However, just because we are not under the Law does not mean that we cannot sin (or that we will not). We should not sin, because we are not under sin’s control anymore, but that doesn’t mean we can’t still freely choose to sin (vv. 15-16). But we – only now that we are free from sin and the Law – we can now not sin (vv. 17-18). So we must choose in our freedom to not sin (v. 19). When we were enslaved by sin, we were free from righteousness (v. 20). In other words, before we died with Christ, we couldn’t not sin. But now we are called to righteousness since we can not sin (v. 22). We earned death through our sin, but God graciously gave us life (v. 23). This means that we live unto Him now!
Paul then speaks of the Law. It is only binding on those who have not died, obviously (7:1), just as a woman is bound to her spouse only when he is alive (v. 2) and is free to bind herself to another when her first husband died (v. 3). We who have died with Christ have died to the Law and are not bound by it (v. 4). And the Law only revealed our sin to us (v. 5 – see 5:13). But having died with Christ, we are not bound to the Law and the resulting sin (v. 6).
But Paul does not equate the Law with sin, even though it is the Law that reveals his sin (v. 7). Sin was already there even before the Law (again, see 5:13). The Law only reveals to us that the covetousness (or any sin) that is within us is actually sinful (v. 8). Without God’s Law, we don’t know that our sin is sin (v. 9). By God commanding adherence to the Law, man can know that he is condemned to death (v. 10). Otherwise, our sin deceives us (v. 11). We don’t know that we deserve death without the Law, so the Law is good (v. 12).
But the good Law is not what causes death (v. 13). Sin causes death. So that the Law reveals the sin that causes death is good. It shows us God’s spiritual requirements, though we are by nature sinners (v. 14). Paul is drawing a contrast between the spiritual and the physical. Those justified by faith still need to contend with the sin nature. We are, in fact, free from the power of sin (see 6:4-7). But we are, in practice, still tempted to choose sin (see 6:13). We now can not sin, and yet we still do sin (v. 15). Just knowing it is sin – which is revealed by the Law – makes the Law good (v. 16). In other words, we know can not sin, but it is only now that we can even want to not sin! So it is not the new us that sins, but it is the indwelling sin that remains in us (v. 17) that makes us fight against the sin that we now don’t want (vv. 18-20).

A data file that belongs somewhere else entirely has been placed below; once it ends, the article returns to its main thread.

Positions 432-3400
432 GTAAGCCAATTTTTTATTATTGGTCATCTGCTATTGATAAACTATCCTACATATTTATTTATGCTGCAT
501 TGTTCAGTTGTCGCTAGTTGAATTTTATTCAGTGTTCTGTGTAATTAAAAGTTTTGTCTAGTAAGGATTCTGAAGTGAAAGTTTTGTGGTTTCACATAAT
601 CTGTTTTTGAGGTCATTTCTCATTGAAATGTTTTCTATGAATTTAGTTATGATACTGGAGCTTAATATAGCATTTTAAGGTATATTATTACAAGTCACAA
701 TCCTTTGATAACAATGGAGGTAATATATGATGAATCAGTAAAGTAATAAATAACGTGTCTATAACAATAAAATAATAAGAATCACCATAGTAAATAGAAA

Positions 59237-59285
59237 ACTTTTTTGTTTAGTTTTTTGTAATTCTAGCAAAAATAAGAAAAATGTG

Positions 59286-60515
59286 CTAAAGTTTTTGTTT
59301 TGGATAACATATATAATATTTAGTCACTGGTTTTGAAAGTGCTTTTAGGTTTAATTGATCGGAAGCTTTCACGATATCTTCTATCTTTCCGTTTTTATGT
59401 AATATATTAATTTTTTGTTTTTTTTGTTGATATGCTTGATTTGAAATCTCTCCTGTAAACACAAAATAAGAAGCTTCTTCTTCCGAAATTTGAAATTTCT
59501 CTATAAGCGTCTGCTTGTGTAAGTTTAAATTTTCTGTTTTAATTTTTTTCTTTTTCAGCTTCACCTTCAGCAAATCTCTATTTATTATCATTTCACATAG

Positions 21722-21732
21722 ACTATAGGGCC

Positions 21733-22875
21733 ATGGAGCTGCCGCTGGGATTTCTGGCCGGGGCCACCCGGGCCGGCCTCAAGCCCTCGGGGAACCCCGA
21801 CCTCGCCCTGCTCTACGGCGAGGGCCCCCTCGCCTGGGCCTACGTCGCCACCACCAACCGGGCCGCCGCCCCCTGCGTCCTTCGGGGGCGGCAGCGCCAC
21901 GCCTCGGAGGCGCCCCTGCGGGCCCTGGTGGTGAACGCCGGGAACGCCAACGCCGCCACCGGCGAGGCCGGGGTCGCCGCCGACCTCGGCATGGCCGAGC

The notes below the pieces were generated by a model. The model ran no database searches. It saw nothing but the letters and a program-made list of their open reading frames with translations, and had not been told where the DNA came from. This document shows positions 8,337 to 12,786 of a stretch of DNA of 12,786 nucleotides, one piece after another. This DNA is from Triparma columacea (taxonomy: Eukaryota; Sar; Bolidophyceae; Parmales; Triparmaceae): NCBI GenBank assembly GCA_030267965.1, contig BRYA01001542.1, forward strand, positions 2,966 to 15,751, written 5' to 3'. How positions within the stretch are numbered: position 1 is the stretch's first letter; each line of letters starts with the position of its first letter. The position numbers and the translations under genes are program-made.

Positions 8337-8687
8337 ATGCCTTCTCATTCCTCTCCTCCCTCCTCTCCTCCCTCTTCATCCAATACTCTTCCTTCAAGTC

Paul then tells us that just because we are not under the power of sin does not mean that sin does not exist in us on this side of heaven (v. 21). Our spirit wants to please God (v. 22). Our minds want to please God (v. 23). But yet we still fall prey to sin. Our spirit and our flesh are at war with each other (v. 25). This is why Paul wrote chapter 6! The life we have in Christ is enough for us to overcome our sinful tendencies. We are dead to sin and alive unto Christ (8:1-2). We need to live like we’re alive! God sent His Son so we could live as alive in Christ (v. 3). His death made it possible for us to walk according to the Spirit – to please God (v. 4 – see 7:22-25). Are our minds focused on doing that (v. 5)? Why would we live as something other than what we are? Why would we live as those dead in sin, enslaved to sin, unable to obey God (vv. 6-8)? Why would we live like those that cannot not sin, when we now can not sin (v. 7)?
And this is why God gave us His Holy Spirit (v. 9) through Whom Christ dwells in us, making us alive with Him (v. 10). This is talking about how we live in the here and now. The Spirit that raised Christ (see 1:4) dwells in our mortal bodies (v. 11). In our bodies that will yet experience physical death, and which still carries with it sinful tendencies (see 7:18, 24). He gives us life – the resurrection life of Jesus – in the here and now! So we should not live according to the tendencies of our mortal bodies (v. 12), but should through the Spirit kill the flesh (v. 13). We are no longer slaves to the Law, to sin, or to death that we need to fear them (v. 15). Rather, we have received the Spirit that makes us children of God along with Christ (vv. 16-17). We no longer have to fear sin, because it has no power over those whom the Spirit – and Christ – dwell in!